• One of the key recommendations in the Skidmore review was that the government should set up a new Office for Net Zero Delivery. Instead, the government has created a new Department for Energy Security and Net Zero (DESNZ) and a Domestic and Economic Affairs (Energy, Climate and Net Zero) Cabinet committee, which together it says should ensure a coordinated approach to delivering net zero across government.
  • The government says it is responding to feedback from investors on the need for government to provide clarity on how it is making new net zero technologies and sectors investable. It has said that will develop and publish, throughout 2023, a series of net zero investment roadmaps which will “articulate investment needs by sector and summarise the relevant government policy and opportunities to support investment decisions”. It has published a roadmap on offshore wind, and will shortly publish a roadmap on heat pumps, as well as updated roadmaps on CCUS, and hydrogen. It will also publish a roadmap to “guide nature positive investment in key sectors by 2024”. The government is also establishing a new partnership to work with key leaders across business and finance to support the delivery of the UK’s net zero target through a new Net Zero Business & Investment Group.

On the UK Emissions Trading Scheme (UK ETS):

  • The government has said it will explore expanding the scheme to more sectors of the economy, including high emitting sectors. It will shortly publish a government response to the consultation on initial expansion of the UK ETS’s scope to cover energy from waste/waste incineration and domestic maritime emissions. However, it does not propose expanding the UK ETS to agriculture at this time.
  • The government intends to legislate to continue the UK ETS beyond 2030 until at least 2050.
  • The government will explore the potential role of emissions trading markets in gas/electricity price rebalancing, as it considers options for rebalancing policy costs away from electricity and onto fossil energy use when the current high gas prices fall.
  • The government is currently reviewing its approach to free allocation of ETS allowances, looking at ways to better target free allocations for those most at risk of carbon leakage to ensure they are fairly distributed. It is also considering other potential mitigation approaches in the carbon leakage consultation (see below).

The carbon leakage consultation, which was published on 30 March and closes on 22 June, explores options for dealing with carbon leakage, including proposals for a UK carbon border adjustment mechanism (CBAM):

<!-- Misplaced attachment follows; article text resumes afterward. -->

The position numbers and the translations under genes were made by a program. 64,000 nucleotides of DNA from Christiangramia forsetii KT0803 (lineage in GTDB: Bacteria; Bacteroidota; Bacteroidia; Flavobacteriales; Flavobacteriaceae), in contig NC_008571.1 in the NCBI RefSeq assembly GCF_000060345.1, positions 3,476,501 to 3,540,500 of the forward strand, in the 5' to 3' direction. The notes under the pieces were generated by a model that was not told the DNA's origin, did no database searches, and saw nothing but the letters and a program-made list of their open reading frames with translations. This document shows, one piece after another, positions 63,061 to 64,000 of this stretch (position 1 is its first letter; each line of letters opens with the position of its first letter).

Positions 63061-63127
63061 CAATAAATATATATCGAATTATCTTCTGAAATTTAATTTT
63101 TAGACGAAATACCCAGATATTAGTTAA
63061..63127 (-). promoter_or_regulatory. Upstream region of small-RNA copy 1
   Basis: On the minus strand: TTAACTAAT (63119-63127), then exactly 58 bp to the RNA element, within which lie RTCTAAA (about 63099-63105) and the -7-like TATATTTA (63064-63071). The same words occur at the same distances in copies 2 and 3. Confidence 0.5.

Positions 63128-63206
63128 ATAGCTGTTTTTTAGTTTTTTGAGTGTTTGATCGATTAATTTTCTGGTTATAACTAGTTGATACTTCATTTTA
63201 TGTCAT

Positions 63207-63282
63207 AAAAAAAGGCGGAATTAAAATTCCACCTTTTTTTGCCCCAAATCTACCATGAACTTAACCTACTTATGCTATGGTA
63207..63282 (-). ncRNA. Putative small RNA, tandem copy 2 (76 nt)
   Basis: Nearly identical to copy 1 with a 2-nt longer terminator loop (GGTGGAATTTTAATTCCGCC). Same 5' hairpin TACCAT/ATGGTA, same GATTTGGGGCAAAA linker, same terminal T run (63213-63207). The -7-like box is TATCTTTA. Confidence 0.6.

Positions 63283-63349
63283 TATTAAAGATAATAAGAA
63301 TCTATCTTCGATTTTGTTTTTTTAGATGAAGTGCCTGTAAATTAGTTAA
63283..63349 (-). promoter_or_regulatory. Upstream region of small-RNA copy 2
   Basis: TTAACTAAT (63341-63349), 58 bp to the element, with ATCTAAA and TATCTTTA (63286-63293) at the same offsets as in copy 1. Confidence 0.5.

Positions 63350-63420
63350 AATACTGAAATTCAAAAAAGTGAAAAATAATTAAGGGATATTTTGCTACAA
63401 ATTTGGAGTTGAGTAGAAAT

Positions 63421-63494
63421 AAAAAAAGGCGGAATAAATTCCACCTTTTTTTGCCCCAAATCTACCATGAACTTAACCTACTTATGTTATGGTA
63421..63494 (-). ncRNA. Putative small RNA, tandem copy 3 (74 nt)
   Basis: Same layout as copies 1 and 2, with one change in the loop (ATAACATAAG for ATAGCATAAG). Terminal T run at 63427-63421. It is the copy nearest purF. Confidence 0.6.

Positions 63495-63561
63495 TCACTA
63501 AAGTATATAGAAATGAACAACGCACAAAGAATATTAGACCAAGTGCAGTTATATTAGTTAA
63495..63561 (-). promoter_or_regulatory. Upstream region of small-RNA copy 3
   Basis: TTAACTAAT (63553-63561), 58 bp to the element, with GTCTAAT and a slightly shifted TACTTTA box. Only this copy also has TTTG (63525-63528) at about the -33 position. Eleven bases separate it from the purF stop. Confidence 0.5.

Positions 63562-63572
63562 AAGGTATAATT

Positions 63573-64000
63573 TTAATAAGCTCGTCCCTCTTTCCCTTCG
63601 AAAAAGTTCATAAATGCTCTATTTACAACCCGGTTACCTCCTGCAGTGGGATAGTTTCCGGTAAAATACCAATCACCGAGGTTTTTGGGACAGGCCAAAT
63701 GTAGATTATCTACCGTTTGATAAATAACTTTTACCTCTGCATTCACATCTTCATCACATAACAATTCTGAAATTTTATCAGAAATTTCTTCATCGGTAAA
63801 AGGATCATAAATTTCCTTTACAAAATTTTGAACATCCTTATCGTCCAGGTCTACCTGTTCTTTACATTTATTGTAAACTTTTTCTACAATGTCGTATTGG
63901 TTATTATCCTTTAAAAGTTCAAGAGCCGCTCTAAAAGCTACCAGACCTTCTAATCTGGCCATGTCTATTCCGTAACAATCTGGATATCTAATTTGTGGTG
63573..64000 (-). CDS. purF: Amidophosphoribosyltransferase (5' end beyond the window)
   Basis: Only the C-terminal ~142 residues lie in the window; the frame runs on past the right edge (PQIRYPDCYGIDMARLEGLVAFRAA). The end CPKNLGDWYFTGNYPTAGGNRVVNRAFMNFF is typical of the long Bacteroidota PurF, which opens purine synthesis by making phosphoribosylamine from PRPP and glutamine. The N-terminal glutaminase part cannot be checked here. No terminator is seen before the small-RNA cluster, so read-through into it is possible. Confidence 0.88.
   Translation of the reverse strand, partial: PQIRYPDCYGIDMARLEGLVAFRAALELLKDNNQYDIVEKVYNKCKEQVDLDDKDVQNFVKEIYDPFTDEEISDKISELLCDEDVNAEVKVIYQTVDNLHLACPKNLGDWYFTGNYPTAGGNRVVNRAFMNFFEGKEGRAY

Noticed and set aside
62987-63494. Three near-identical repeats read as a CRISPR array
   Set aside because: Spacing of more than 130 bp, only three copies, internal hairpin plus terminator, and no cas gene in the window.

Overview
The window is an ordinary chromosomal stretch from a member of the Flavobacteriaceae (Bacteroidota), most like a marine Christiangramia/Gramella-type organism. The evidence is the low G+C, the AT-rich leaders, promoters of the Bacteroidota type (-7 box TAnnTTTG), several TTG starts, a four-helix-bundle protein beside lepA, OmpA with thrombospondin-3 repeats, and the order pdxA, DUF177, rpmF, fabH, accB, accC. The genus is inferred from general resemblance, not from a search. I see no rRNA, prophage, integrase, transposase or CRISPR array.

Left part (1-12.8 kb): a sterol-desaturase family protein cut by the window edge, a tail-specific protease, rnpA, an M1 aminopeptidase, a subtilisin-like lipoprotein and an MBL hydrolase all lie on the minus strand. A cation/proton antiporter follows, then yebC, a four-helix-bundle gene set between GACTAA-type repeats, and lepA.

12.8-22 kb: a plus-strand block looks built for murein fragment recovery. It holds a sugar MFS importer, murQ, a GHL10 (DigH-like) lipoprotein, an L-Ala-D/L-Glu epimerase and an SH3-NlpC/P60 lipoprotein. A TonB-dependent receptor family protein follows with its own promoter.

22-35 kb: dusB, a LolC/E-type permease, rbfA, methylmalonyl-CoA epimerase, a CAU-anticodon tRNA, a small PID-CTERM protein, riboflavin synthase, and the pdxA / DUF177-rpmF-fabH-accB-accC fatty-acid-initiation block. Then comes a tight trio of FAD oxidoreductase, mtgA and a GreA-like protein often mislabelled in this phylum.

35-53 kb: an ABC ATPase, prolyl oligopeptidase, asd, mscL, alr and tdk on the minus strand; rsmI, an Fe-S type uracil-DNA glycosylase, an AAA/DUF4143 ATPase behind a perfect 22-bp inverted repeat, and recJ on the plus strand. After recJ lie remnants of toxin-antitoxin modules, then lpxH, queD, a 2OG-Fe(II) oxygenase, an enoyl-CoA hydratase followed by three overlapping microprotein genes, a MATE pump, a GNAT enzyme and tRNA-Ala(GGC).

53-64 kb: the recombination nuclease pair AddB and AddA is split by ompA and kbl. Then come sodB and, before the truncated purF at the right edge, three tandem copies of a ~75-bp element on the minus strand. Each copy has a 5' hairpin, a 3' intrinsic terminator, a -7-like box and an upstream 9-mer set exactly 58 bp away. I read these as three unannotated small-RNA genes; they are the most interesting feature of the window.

• “Carbon leakage” is when industry (and associated greenhouse gas emissions) move from one country to another to take advantage of lower levels of carbon pricing and climate regulation.
  • Currently, the main domestic carbon leakage policy measure in the UK is free allocation of allowances under the UK ETS.
  • In June 2022, the government indicated that it would consult on proposals for implementing a domestic CBAM and product standards to address carbon leakage. The EU is also planning to introduce a CBAM (see our previous blog post).
  • The carbon leakage consultation published on 30 March explores potential policies, namely: a CBAM; mandatory product standards; other demand-side measures to help grow the market for low carbon products; and embodied emissions reporting. The consultation seeks views on whether the proposed measures should be deployed individually or in combination for different sectors.
  • The sectors considered are cement, chemicals, glass, iron and steel, non-ferrous metals, non-metallic minerals, paper and pulp, refining, fertiliser and power generation. The government may consider expanding the measures to further sectors (such as agriculture or timber) on a case-by-case basis.
  • A CBAM would introduce a carbon price on imported products, to reflect the carbon emitted in their production and any gap between the carbon price applied in the country of origin and the carbon price that would have been incurred had the imported products been produced in the UK. The government envisages that a CBAM may be best suited to sectors that are already subject to the UK ETS. See Chapter 2 in the consultation document for more detail.
  • Mandatory product standards (MPS) would set an upper limit on the embodied emissions for individual products placed on the UK market or produced in the UK. “Embodied emissions” are the GHG emissions relating to the manufacture of a product (which could include emissions relating to the extraction and processing of raw materials and fuels, combustion of fuels, process emissions and end-of-life emissions). Products that are more emissions intensive than a defined limit would be prohibited. “Emissions intensity” is the measure of GHG emissions emitted by an economic activity or product per unit of output, revenue or GDP. The prohibition could apply to both domestically produced and imported products. The government envisages that MPS could operate either as a standalone measure or in addition to a CBAM. MPS would be introduced through product regulations and could apply to sectors that are currently outside the UK ETS, as well as UK ETS sectors. See Chapter 3 in the consultation document for more detail.